I have been asking logistics people what IT problems they face, and “integration” has been a frequent response. I’ve always been confused with this term (and whenever I’m confused I get suspicious), so I thought it’s time to open my dictionary.
integrate combine something in such a way that it becomes fully a part of something else: integrating private schools into the state education system ○ The buildings are well integrated with the landscape / The buildings and the landscape are well integratedFrom A. S. Hornby’s Oxford Advanced Learner’s Dictionary of Current English, 4th edition, 1989
Based on that, we can paraphrase:
integration combining an IT system in such a way that it becomes fully a part of another IT system
You have an eshop at Shopify and you keep your accounting at QuickBooks. You create software to bridge them together so that when customers make orders at Shopify, the payments are automatically entered in QuickBooks. Can we say we integrated Shopify and QuickBooks together? If you think that Shopify and QuickBooks are different IT systems that do not behave as a whole, then we didn’t. But if you view Shopify and QuickBooks as a single and whole IT system, i.e. the IT system of your business, then we did.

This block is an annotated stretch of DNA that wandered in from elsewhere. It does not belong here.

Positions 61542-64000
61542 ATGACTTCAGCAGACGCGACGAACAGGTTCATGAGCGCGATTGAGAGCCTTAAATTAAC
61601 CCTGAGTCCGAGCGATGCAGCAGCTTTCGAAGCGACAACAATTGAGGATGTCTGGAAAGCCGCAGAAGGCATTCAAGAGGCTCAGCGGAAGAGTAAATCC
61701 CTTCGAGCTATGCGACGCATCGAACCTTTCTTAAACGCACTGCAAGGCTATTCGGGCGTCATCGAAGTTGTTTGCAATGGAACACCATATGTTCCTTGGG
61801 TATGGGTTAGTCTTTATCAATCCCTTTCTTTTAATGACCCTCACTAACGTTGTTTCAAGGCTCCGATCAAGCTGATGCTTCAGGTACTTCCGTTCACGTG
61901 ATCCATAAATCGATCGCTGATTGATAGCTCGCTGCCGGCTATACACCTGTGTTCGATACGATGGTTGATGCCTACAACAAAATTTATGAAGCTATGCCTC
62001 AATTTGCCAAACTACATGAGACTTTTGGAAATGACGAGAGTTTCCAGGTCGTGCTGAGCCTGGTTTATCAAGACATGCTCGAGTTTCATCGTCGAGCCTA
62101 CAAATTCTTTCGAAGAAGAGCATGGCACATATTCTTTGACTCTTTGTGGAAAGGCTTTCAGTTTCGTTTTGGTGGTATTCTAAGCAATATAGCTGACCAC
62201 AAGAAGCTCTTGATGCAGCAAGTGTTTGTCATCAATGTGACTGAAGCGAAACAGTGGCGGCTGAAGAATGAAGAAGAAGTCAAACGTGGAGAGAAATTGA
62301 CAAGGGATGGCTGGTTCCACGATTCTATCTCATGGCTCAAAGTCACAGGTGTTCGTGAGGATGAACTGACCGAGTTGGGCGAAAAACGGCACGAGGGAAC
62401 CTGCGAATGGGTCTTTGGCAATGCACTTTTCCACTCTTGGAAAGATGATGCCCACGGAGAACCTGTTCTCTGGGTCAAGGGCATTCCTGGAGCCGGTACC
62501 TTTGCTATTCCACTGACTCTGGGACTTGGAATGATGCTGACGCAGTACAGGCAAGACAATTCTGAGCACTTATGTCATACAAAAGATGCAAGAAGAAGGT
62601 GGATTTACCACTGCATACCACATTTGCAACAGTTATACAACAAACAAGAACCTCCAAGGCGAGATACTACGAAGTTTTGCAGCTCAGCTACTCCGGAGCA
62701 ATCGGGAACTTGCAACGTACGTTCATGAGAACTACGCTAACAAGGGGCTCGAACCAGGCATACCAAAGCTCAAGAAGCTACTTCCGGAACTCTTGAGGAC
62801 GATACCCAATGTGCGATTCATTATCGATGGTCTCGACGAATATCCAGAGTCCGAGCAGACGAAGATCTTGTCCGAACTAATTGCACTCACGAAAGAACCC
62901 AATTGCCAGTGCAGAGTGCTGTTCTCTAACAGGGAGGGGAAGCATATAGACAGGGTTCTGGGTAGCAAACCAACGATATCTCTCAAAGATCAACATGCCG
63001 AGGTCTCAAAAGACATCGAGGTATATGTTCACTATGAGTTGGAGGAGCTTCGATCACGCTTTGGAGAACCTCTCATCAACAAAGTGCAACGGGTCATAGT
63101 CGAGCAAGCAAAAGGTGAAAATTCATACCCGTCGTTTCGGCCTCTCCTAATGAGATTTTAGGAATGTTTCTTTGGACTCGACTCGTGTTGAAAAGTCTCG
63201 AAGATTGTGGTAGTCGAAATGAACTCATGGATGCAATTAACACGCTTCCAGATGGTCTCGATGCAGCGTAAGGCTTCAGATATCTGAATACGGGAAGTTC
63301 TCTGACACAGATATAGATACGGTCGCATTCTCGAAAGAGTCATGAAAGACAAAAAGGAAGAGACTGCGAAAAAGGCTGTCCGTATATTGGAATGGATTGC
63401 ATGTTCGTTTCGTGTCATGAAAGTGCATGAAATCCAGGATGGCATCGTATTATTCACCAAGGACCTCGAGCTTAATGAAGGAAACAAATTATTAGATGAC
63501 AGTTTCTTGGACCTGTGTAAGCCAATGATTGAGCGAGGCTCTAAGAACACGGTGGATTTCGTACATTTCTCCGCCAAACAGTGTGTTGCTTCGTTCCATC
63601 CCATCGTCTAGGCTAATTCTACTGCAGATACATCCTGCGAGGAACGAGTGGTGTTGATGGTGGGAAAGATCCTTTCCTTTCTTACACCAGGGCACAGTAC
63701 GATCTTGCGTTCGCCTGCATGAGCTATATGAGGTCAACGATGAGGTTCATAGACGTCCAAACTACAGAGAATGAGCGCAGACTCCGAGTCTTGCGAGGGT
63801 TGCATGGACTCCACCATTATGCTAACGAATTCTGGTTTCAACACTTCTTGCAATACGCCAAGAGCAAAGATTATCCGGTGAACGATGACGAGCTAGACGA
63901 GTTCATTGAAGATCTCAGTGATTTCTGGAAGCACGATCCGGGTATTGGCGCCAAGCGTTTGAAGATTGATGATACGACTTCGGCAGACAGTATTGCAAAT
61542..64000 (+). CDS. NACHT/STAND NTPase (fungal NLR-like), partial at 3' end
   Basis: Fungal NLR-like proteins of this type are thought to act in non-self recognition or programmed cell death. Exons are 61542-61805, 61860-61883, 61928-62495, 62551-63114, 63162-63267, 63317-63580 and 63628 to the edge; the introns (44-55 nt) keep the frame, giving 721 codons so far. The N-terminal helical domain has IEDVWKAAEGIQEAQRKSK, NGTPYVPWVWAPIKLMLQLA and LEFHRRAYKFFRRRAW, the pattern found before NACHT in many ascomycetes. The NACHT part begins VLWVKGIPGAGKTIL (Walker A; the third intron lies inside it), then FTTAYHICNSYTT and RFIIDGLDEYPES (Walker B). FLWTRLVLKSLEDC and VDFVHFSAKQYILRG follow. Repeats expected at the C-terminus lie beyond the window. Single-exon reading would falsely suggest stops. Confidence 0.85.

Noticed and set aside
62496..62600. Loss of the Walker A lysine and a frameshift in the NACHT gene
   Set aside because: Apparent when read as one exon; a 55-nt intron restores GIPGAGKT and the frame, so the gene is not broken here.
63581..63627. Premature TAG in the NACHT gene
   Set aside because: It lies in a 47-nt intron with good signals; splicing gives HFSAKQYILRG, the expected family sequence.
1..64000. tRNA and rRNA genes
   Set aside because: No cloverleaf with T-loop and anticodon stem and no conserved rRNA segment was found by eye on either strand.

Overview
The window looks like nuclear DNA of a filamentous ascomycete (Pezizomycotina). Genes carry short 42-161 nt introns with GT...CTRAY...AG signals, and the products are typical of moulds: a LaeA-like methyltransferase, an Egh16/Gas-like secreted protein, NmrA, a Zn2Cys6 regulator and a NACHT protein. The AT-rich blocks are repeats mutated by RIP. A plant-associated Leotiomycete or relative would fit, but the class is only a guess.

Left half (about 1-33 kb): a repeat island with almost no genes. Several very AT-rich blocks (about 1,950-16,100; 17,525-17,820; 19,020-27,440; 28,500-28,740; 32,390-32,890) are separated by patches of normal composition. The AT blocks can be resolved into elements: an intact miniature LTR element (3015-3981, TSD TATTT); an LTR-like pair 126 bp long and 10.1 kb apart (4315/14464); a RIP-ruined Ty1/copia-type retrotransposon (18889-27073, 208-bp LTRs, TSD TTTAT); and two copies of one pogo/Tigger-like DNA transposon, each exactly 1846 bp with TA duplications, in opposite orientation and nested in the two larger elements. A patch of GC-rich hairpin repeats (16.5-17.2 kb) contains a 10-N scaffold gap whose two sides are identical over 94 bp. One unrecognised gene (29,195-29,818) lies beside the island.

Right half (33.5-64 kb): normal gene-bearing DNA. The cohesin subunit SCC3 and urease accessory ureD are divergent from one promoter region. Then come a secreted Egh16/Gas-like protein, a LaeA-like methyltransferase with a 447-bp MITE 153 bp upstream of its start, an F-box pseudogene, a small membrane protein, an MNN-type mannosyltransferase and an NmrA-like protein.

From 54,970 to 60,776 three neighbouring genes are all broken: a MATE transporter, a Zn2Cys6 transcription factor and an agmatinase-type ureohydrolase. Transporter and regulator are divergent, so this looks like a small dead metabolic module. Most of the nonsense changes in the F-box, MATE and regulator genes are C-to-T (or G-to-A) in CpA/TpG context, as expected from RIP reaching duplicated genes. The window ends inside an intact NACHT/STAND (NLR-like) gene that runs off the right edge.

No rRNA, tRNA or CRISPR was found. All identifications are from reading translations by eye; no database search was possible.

I think that in many cases, using “integrated” can be confusing. I’d better use “connected”. We connected Shopify and QuickBooks. It’s simple and tells the story.